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  #1  
Old 14 Jul 2010
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Serbia, Montenegro, Bosnia-Beyond usual motorcycle tour

As the plane was approaching Belgrade International Airport I was laughing remembering my wife’s reaction to my new touring destination. “That’s Ok honey but please leave your life insurance policy with me.”

Serbia, a country that we’ve heard a lot about in the past 15 years, looks like any other from the skies. What I will encounter in the next week remains to be discovered.


Apart from some bombing scars from 1999 Belgrade is a beautiful European city with a mix of western, eastern and communist influences. No wonder, as this part of the world is so rich in history. On the first night I was impressed with night life here. A great place for outgoing people, amazingly beautiful women, tasty food and that took away all my fears built by media over the years and created a bad picture of Serbia. However, traffic here is hectic and I have to face it tomorrow.

In the past few years Serbia had a motorcycling boom and you won’t always see motorcyclists wearing helmets or any protective gear not to mention respecting road rules. I’m told that this will be history very soon as new rigorous traffic laws will be empowered. The sooner the better as some riders are playing TT on Belgrade´s streets.

The motorcycles are ready and we are doing last check ups before departing Belgrade for the first day exploring Serbia. I bet that North American readers don’t have a clue what a Suzuki XF650 Freewind bike is. Basically it’s a DR650 upgraded and with more bodywork made for the European market as a direct competitor to BMW F650. Eight years in production, proven a great bike, suited for on road more than off road but able to satisfy the average rider in both worlds. Our rental bikes are not equipped with GPS for the simple reason of enjoyment and I absolutely agree with that as being lost sometimes puts the A in adventure. Watching a small screen telling you where to go is not my cup of tea.

Single cylinder 650 thumps as nice as sunshine support us on the way towards old ruins once an important roman town/fortress (oh yeah lots of history here and it is great to see a 1.5 million years old mammoth there too) after that we followed the Danube river canyon (a sunny day like we had today the Danube is blue indeed). The road is curvy with large sweepers with no potholes or heavy traffic.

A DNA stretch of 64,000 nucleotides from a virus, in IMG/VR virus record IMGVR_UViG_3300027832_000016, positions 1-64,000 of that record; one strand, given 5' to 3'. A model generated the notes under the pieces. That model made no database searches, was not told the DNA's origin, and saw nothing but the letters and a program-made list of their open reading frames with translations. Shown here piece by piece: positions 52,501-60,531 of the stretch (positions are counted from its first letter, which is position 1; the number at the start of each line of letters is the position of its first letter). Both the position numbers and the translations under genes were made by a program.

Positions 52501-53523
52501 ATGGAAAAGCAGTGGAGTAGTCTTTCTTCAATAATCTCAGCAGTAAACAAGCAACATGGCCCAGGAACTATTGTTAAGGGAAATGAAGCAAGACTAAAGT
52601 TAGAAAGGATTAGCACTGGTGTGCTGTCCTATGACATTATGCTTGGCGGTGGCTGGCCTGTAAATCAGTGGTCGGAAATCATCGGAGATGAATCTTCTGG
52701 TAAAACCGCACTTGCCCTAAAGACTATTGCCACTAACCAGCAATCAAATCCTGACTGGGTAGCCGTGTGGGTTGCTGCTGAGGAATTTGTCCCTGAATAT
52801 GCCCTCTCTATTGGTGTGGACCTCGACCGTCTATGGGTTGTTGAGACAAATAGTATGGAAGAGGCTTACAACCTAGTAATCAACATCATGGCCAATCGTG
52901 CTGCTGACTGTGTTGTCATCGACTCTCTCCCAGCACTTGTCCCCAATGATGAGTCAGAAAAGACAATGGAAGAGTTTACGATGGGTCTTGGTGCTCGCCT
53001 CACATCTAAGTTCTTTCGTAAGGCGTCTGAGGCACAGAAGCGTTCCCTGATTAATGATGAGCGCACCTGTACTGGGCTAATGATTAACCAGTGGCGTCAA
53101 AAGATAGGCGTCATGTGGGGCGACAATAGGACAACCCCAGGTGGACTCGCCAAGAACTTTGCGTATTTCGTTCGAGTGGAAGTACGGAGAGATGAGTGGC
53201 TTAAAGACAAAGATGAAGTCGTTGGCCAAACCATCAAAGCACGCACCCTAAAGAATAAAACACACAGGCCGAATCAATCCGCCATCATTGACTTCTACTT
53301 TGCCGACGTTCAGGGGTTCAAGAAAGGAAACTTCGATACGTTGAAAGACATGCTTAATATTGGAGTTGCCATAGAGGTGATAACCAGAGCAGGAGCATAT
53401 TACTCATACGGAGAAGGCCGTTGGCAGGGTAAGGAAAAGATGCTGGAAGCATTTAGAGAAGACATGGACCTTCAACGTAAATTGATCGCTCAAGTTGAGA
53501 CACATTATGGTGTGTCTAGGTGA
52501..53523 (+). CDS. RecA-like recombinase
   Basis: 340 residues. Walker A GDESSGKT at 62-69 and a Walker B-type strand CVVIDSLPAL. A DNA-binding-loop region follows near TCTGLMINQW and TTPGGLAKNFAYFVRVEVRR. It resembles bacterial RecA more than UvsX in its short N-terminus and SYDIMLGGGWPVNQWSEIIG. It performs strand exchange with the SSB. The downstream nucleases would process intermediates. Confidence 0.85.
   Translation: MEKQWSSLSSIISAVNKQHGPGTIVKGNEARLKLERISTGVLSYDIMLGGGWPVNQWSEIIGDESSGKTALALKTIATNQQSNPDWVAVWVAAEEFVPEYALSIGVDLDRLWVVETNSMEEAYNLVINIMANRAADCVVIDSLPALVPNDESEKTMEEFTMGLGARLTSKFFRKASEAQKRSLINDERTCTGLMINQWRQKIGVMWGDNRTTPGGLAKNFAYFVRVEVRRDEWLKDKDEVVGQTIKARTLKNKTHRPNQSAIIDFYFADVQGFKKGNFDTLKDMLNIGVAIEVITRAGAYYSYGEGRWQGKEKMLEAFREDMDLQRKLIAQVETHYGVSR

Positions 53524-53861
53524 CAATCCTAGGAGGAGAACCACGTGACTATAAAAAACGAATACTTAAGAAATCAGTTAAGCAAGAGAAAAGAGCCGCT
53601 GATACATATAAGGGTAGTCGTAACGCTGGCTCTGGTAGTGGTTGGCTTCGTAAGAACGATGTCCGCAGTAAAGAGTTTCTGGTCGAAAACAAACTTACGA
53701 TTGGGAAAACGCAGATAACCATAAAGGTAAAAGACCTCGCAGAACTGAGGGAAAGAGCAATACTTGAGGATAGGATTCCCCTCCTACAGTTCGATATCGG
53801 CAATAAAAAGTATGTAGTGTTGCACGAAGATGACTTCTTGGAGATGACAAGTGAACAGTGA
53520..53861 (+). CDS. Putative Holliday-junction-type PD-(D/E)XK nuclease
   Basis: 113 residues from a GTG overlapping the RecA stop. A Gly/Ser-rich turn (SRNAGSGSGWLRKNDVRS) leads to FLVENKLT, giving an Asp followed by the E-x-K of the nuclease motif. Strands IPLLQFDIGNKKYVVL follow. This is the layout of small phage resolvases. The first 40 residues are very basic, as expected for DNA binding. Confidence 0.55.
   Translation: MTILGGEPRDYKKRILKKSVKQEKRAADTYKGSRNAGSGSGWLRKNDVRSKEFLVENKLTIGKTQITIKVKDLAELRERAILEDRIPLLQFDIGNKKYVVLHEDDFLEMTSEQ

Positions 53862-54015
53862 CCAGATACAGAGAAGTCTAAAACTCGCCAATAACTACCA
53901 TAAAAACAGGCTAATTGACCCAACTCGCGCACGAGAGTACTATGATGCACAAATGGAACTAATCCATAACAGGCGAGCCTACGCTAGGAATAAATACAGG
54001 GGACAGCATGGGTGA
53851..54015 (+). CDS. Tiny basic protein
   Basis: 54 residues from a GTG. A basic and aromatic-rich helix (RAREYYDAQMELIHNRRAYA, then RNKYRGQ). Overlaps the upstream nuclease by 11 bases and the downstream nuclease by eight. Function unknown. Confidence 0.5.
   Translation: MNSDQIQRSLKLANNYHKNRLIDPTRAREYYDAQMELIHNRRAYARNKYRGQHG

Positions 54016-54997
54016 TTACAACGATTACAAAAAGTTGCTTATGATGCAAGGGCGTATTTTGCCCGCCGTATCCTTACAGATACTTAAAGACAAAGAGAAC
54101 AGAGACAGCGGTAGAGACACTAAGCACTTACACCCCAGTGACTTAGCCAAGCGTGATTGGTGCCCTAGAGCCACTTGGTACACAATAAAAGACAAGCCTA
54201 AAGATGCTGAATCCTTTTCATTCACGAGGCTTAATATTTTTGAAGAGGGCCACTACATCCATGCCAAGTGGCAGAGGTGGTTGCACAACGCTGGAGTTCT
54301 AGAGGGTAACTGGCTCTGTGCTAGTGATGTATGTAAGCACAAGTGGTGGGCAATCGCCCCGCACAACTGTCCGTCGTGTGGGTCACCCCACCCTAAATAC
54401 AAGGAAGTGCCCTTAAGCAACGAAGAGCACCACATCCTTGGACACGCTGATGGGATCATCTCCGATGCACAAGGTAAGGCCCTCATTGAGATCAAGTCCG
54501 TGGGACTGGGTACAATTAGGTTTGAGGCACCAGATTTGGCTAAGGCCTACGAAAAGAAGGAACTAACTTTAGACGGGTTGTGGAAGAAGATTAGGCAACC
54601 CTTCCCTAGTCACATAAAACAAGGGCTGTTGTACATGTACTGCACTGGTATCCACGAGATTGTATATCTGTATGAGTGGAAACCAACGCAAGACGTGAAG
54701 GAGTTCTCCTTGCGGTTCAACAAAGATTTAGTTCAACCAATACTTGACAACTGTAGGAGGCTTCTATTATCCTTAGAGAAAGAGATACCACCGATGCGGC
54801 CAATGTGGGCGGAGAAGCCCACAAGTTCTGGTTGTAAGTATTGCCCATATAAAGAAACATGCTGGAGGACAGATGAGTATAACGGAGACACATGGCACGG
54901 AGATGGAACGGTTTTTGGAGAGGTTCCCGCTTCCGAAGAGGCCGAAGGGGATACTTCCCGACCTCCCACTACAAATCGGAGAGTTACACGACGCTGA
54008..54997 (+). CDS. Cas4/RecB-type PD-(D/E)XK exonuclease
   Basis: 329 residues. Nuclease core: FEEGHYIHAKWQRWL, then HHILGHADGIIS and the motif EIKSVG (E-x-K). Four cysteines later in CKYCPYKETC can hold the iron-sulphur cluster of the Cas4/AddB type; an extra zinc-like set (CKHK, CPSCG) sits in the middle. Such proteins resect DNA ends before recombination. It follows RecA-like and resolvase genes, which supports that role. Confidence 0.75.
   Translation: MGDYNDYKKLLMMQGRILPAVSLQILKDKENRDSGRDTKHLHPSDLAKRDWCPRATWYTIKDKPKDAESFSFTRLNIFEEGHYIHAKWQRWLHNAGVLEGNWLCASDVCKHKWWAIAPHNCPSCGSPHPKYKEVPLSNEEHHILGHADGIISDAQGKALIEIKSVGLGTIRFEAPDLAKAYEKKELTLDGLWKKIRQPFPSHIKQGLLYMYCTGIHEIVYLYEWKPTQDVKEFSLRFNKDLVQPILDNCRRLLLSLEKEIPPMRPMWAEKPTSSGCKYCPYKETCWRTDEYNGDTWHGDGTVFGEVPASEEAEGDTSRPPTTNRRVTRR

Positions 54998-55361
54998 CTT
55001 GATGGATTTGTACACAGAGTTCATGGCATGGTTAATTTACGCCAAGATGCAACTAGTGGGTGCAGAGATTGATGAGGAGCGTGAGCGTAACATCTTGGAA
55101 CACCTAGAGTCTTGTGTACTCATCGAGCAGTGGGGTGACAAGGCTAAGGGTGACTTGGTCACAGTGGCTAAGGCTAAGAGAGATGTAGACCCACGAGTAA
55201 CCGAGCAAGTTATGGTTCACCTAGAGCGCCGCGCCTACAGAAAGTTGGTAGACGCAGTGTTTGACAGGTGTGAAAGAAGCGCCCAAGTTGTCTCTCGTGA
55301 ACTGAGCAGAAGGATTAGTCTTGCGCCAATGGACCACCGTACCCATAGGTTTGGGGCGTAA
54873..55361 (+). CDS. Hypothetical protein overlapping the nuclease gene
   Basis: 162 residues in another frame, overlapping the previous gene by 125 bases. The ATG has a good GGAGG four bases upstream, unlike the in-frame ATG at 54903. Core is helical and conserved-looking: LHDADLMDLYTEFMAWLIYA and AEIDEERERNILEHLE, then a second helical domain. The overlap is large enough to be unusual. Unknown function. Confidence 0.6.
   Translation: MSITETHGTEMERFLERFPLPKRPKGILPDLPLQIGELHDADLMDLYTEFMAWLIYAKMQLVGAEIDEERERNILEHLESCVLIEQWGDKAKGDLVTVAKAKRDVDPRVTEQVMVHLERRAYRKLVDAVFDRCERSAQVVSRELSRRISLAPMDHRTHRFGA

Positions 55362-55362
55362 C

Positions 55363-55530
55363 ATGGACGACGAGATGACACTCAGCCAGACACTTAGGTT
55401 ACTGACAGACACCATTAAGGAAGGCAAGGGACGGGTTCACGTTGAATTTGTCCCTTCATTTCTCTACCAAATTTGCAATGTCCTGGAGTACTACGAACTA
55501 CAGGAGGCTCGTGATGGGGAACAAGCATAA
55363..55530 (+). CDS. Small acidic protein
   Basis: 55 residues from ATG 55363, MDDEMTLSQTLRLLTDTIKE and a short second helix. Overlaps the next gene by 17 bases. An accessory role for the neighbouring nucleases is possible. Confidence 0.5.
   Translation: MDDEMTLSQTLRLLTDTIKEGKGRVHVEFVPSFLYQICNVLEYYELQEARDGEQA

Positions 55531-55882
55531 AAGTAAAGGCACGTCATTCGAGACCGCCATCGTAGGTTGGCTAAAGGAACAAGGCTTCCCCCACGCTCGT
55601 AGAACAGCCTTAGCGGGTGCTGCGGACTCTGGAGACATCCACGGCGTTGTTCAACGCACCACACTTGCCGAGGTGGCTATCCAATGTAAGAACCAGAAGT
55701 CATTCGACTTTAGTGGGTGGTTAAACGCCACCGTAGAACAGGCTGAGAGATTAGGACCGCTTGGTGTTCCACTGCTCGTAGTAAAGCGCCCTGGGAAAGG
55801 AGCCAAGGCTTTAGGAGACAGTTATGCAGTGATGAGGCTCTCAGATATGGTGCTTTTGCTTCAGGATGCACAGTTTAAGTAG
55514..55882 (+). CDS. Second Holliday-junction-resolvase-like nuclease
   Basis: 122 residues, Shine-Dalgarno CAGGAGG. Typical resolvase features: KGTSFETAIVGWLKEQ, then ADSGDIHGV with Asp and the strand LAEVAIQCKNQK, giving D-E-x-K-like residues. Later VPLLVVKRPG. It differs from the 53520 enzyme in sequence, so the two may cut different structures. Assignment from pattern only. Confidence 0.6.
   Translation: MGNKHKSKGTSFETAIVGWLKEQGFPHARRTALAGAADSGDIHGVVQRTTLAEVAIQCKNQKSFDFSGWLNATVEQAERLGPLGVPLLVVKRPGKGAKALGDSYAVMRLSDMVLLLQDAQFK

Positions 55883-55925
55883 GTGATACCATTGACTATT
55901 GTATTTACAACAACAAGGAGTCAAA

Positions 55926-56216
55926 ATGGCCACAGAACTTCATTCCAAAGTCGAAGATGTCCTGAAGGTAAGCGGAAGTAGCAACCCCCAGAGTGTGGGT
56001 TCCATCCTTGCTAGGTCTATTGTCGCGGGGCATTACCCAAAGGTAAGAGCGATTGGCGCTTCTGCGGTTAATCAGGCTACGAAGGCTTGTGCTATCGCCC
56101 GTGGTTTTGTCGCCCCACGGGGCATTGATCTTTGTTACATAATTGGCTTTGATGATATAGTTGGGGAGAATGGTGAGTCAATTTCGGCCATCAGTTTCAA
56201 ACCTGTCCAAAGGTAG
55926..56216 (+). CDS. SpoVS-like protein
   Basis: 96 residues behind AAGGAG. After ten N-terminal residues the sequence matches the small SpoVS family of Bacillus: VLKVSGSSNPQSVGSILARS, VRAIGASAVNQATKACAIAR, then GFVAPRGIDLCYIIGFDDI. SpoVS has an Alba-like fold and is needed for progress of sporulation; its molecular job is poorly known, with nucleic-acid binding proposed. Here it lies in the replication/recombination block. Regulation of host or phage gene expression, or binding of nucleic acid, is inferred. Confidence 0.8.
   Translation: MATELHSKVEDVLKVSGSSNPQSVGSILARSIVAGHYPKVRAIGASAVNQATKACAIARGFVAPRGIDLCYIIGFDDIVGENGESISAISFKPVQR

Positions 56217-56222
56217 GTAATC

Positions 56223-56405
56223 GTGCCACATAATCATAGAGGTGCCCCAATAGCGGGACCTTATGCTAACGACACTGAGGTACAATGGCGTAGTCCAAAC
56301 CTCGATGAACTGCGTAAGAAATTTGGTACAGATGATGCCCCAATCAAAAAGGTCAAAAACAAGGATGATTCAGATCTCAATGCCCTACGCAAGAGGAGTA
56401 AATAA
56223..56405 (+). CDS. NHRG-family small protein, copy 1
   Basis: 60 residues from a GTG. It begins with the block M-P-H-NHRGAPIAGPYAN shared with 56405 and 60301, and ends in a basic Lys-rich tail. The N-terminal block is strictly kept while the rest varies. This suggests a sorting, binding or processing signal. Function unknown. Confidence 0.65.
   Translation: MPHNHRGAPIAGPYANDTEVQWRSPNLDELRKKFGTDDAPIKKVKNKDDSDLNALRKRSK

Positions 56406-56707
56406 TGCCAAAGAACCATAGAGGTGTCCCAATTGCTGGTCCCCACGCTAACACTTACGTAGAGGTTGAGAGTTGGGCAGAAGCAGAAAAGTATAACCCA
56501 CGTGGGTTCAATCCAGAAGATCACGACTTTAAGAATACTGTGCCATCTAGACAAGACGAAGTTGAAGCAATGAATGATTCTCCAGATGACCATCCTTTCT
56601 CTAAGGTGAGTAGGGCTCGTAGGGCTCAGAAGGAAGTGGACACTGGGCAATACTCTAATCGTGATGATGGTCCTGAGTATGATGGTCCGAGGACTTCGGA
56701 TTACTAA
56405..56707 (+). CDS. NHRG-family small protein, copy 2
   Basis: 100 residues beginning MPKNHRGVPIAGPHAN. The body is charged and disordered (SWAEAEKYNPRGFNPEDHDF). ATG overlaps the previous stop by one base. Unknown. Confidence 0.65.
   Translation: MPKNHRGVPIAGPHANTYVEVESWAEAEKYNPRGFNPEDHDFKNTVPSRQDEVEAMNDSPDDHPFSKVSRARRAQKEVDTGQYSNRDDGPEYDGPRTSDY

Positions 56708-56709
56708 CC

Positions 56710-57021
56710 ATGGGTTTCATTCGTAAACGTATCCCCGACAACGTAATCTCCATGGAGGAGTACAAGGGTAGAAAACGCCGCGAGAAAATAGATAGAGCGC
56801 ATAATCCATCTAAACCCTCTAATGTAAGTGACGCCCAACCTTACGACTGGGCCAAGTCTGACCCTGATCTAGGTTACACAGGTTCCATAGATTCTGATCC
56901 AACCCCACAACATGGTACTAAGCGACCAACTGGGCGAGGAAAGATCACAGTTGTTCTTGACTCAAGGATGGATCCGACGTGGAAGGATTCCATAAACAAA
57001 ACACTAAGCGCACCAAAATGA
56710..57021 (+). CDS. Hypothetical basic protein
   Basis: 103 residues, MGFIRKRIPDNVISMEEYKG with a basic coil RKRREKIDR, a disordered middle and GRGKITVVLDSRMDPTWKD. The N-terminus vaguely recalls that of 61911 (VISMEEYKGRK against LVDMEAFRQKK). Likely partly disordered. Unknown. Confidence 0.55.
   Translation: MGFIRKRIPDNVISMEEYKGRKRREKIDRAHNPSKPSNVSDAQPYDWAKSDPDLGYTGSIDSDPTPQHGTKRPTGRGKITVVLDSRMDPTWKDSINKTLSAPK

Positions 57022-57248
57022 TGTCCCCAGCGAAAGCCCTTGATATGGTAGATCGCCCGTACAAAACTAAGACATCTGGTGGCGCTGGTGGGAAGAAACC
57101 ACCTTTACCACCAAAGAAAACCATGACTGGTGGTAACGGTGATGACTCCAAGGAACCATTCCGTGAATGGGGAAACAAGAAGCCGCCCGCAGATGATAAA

The Suzuki with hard panniers and a top box fits me like a glove and I had no problems adapting to it. After only 20 Km or so I wasn´t feeling like I was on an unfamiliar bike and was able to relax. Singing in my helmet is definitely a sign of enjoying both the bike and the scenery.
The icing on the cake that night was sleeping in a rural winery called Rajacke Pimnice. It was a great experience and it´s not fancy like wineries are but completely authentic. The wine doesn’t have French names here but a lot of character and our 80 year old host was generous pouring it.

Another beautiful day is in front of us and again we will do approx 300km of Serbian B roads. Today I’m paying more attention on the Freewind’s design and I must admit that except for the DR650 engine you can´t see any other similarities with its older brother. The DR650 is a proper off road bike but with the XF650 you wouldn’t be embarrassed on the streets of Milano or Paris. Loaded with panniers (in my case Hepco Becker) you wouldn’t be embarrassed at the overlanders meeting either. We encounter some less used roads and idiot drivers too, sometimes they takeover at some places no one sane would. Being extra careful helps us to stay alive like everywhere else in the world. It is great to visit Resavska cave and Eastern Serbia has a lot of caves to show. History class again with visit to Gamzigrad another Roman fortress followed by a cultural lesson in a beautiful Serbian monastery called Studenica. We finished day and stayed for the night in hunters house in Bukulja. Guess what was for dinner?

Suzuki has enough power in mid range and was a great performer while we rode some mountain passes in central Serbia moving from Arandjelovac towards the west. Roads aren´t as good as they would be in western countries but are enjoyable on enduro bikes. I was wondering about tankslappers that people on sports bikes would get from numerous patches on tarmac. The scenery is great and I got some ideas about what rural Serbia is like, passing trough many villages. The national park Tara is breathtaking, there we met many motorcyclists, a very friendly bunch of people. Accommodation at the ethno village Mecavnik is amazing and after a long riding day I quickly fell asleep with the Suzuki at my doorstep.